A glimpse of your back-side glory
And this soaked altar going ablaze
But you know I've seen so much
I explained it away

My faith is like shifting sand
Changed by every wave
My faith is like shifting sand
So I stand on grace

Waters rose as my doubts reigned
My sand-castle faith, it slipped away
Found myself standing on your grace
It'd been there all the time

My faith is like shifting sand
Changed by every wave
My faith is like shifting sand
So I stand on grace
Stand on grace

My Hope is Built on Jesus (The Solid Rock) by Edward Mote (1834) and John Dykes (1860)

My hope is built on nothing less
Than Jesus’ blood and righteousness.
I dare not trust the sweetest frame,
But wholly trust in Jesus’ name.
On Christ the solid rock I stand,
All other ground is sinking sand. All other ground is sinking sand.

When darkness seems to hide His face,
I rest on His unchanging grace.
In every high and stormy gale,
My anchor holds within the veil.
On Christ the solid rock I stand.
All other ground is sinking sand. All other ground is sinking sand.

His oath, His covenant, His blood,
Support me in the whelming flood.
When all around my soul gives way,
He then is all my hope and stay.
On Christ the solid rock I stand.
All other ground is sinking sand. All other ground is sinking sand.

When He shall come with trumpet sound,
Oh may I then in Him be found.
Dressed in His righteousness alone,
Faultless to stand before the throne.
On Christ the solid rock I stand.
All other ground is sinking sand. All other ground is sinking sand.

Tuesday, June 19, 2007

The Exaltation of the Word

In John 6:37, Jesus says, "All that the Father gives Me will come to Me, and the one who comes to Me, I will certainly not cast out." Other versions translate the second part, "and he who comes to Me I will never drive away." In John 6:44, Jesus says, "No one can come to Me unless the Father who sent Me draws him, and I will raise him (the drawn one) up on the last day."

So very clearly, Jesus teaches that the Father must give, the Father must draw, in order for anyone to believe in Jesus. Beyond that, whoever the Father gives Jesus and draws to Him will certainly come and receive eternal life. These are comforting and humbling truths for the believer. But a question arises: How does God draw a man to Jesus?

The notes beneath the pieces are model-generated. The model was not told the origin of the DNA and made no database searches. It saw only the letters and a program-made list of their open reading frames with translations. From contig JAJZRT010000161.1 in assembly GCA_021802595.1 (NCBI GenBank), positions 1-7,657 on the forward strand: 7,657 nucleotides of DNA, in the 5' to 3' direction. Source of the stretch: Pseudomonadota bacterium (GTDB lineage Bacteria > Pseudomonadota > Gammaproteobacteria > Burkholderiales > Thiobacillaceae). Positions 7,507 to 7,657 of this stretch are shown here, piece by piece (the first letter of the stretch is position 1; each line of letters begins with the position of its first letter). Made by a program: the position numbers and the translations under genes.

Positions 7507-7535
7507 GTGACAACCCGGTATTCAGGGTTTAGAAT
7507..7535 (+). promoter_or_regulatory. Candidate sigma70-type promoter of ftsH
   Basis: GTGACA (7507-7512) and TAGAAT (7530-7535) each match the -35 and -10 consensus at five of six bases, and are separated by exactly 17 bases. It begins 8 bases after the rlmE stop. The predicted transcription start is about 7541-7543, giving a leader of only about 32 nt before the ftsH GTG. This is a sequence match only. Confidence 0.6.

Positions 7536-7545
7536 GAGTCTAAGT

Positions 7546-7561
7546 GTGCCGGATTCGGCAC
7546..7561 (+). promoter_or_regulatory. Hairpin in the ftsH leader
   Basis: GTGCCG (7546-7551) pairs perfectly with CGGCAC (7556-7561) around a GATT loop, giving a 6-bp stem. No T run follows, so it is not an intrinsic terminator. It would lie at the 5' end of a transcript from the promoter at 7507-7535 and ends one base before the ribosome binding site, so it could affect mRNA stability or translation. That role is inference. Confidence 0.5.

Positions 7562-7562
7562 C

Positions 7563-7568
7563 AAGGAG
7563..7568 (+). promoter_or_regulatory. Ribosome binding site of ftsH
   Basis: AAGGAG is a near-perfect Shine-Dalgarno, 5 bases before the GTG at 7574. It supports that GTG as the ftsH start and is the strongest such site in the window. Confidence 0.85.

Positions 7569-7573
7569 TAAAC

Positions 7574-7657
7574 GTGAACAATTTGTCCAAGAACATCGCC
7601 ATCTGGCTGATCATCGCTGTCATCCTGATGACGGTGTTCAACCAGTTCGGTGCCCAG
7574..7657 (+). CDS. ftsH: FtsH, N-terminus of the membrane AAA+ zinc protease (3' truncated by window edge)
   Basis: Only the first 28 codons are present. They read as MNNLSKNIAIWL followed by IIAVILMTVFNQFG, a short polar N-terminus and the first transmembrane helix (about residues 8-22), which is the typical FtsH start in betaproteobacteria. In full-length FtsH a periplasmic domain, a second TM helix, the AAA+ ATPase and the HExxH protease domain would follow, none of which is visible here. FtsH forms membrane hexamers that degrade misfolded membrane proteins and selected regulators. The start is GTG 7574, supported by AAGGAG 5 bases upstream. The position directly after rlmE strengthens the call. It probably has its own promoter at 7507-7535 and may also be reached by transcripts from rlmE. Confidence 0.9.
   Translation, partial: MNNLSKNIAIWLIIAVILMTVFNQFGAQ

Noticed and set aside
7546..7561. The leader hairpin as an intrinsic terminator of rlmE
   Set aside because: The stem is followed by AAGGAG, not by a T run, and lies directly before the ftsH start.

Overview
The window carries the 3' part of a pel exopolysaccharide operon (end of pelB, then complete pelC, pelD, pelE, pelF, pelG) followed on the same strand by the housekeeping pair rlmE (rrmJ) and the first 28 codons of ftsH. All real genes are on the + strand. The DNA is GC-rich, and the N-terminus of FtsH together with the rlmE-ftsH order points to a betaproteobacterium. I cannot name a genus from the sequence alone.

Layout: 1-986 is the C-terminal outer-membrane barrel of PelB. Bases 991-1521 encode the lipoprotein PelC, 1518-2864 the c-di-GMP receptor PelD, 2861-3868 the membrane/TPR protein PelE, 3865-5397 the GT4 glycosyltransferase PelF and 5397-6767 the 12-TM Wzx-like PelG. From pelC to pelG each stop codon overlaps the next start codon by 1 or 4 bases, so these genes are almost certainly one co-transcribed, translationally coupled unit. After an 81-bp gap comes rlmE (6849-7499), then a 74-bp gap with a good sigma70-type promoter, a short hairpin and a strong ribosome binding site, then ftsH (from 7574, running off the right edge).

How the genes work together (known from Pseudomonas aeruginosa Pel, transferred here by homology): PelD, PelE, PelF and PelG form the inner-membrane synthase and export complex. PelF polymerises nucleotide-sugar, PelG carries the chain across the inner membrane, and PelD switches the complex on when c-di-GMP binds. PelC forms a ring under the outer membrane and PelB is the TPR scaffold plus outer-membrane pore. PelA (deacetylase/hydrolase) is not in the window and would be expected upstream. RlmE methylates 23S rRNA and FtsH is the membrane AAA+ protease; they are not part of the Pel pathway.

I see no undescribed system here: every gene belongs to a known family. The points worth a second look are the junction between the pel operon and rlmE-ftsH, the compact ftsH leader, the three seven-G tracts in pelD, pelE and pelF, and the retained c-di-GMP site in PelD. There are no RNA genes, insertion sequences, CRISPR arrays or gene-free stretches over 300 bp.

We need look no further than the Word of God. When the serpent tempted Adam and Eve in the garden, He attacked God's Word. Adam and Eve called into question the validity of God's Word and sinned by denying its truth. That's what sin is - denying the truth of God's Word, and we do it every day. But notice when Jesus was tempted by Satan in the wilderness, Satan also attacked God's Word. But Jesus did not call into question the validity of it; rather, He upheld its truth in the three temptations He faced at that time. Jesus was all about following God's will, and that meant obeying completely the Word of God.

And it is this word which God uses to draw His people to Himself. Jesus said in Luke 11:28, "Blessed are those who hear the Word of God and obey it." Luke tells us in Acts 13:48, "When the Gentiles heard this, they were glad and honored the word of the Lord; and all who were appointed for eternal life believed." Romans 10:14,17 says, "How, then, can they call on the one they have not believed in? And how can they believe in the one of whom they have not heard? And how can they hear without someone preaching to them? ...Consequently, faith comes from hearing the message, and the message is heard through the word of Christ." Ephesians 1:13 says, "And you also were included in Christ when you heard the word of truth, the gospel of your salvation. Having believed, you were marked in Him with a seal, the promised Holy Spirit." Finally, in 1 Thessalonians 2:13, Paul says, "We also thank God continually because, when you received the word of God, which you heard from us, you accepted it not as the word of men, but as it actually is, the word of God, which is at work in you who believe."